This month, a House-Senate conference committee is expected to begin work to see whether an agreement can be reached to reconcile differences between two vastly different bills addressing the U.S. immigration system. Rarely has such an effort had so much importance to the roofing industry.
The House bill deals almost exclusively with border security, serving only to restrict the flow of immigrants into the country. It also would make employers largely responsible for enforcing the current, unworkable immigration law. No responsible employer supports illegal immigration, but addressing border security first, as the bill's supporters describe it, is politician-speak for only addressing border security and leaving the current immigration mess intact.
The Senate bill, though not perfect, is a much better attempt at comprehensive reform of the system. Among other things, it would provide for a significant increase in the number of workers who could enter the country legally and allow those already in the country to earn citizenship over time—with penalties for noncompliance.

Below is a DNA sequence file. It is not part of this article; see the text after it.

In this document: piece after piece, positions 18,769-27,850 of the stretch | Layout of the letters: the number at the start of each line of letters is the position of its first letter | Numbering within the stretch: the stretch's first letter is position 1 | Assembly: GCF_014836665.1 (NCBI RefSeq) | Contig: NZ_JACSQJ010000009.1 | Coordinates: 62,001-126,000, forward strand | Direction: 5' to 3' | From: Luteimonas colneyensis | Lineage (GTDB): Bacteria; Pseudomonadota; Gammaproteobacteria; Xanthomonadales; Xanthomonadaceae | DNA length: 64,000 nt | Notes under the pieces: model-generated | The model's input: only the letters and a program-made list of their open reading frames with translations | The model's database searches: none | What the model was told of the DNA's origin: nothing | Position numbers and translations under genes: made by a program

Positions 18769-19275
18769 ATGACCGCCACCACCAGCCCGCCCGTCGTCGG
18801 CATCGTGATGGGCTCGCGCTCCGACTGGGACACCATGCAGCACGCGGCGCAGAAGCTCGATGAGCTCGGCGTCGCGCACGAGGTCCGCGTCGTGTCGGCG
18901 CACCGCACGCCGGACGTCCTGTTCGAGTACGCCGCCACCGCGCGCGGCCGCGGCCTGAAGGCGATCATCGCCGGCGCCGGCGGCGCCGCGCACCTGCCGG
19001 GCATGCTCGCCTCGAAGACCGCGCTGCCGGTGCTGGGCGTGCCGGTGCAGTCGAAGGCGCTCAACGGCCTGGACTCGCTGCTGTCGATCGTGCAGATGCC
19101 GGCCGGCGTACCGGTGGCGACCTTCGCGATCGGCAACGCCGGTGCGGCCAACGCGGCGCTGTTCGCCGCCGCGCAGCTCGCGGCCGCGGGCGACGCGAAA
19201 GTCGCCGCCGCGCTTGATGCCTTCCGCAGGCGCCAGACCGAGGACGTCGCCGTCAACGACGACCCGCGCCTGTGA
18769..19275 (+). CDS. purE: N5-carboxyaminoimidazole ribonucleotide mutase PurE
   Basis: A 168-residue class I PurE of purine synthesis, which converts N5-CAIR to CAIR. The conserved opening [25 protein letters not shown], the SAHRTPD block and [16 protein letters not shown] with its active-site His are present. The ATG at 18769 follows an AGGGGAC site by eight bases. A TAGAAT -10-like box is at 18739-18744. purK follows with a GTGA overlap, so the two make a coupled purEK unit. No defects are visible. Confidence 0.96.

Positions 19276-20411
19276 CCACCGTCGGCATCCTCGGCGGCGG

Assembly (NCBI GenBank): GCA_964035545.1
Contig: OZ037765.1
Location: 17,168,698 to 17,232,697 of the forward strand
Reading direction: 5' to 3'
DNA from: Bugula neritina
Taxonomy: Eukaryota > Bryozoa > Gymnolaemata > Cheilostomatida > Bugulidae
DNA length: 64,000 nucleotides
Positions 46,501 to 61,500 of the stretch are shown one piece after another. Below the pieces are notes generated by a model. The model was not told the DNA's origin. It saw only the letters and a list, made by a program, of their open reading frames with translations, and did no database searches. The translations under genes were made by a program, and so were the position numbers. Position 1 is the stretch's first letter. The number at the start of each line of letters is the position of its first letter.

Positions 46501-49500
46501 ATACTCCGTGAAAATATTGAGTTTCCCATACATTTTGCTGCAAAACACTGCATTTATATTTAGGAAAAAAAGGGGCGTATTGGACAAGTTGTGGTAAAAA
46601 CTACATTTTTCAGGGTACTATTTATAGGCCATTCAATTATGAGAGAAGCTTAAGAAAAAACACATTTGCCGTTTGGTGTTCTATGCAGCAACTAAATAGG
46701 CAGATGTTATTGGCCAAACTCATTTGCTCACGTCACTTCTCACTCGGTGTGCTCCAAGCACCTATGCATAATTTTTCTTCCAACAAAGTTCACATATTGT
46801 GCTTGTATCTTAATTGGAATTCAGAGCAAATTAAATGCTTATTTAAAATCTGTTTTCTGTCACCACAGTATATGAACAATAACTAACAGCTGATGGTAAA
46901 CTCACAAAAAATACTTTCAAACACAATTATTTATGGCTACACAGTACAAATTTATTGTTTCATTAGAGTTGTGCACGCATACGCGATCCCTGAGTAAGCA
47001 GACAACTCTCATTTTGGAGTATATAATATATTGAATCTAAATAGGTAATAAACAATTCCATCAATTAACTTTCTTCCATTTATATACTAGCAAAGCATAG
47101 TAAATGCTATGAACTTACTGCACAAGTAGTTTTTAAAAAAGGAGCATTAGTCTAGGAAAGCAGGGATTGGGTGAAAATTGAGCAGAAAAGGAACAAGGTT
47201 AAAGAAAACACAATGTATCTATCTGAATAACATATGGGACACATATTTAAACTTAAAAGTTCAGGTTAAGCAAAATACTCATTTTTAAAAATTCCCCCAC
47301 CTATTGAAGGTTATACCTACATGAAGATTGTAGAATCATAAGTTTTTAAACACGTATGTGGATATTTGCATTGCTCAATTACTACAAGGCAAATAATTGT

Speaking to NRCA's board of directors in July, U.S. Secretary of Commerce Carlos Gutierrez pointed out more than half the undocumented workers in the U.S. entered the country legally; they are illegal now because they remained past their visa expiration dates. The problem, he reminded us, is more complicated than simply contending with prospective workers sneaking across the border.
Complicating matters, the U.S. Department of Homeland Security proposed new rules earlier this year to define what is meant by the "reasonable" efforts an employer must take to verify citizenship. As we explained in a Special Report issued to NRCA members Aug. 1, the proposed new rules would put still more burdens on employers—and most likely serve only to drive more workers into a growing underground economy.
This is an election year, so we need to keep reminding ourselves the rhetoric is overheated. But there is a widening gap between the extreme positions on this issue, and we might do well to think of it as the gap where reasonableness resides. It's more important than ever to remind our elected officials how significant this issue is and how badly we need to fix a broken system.
Bill Good is NRCA's executive vice president.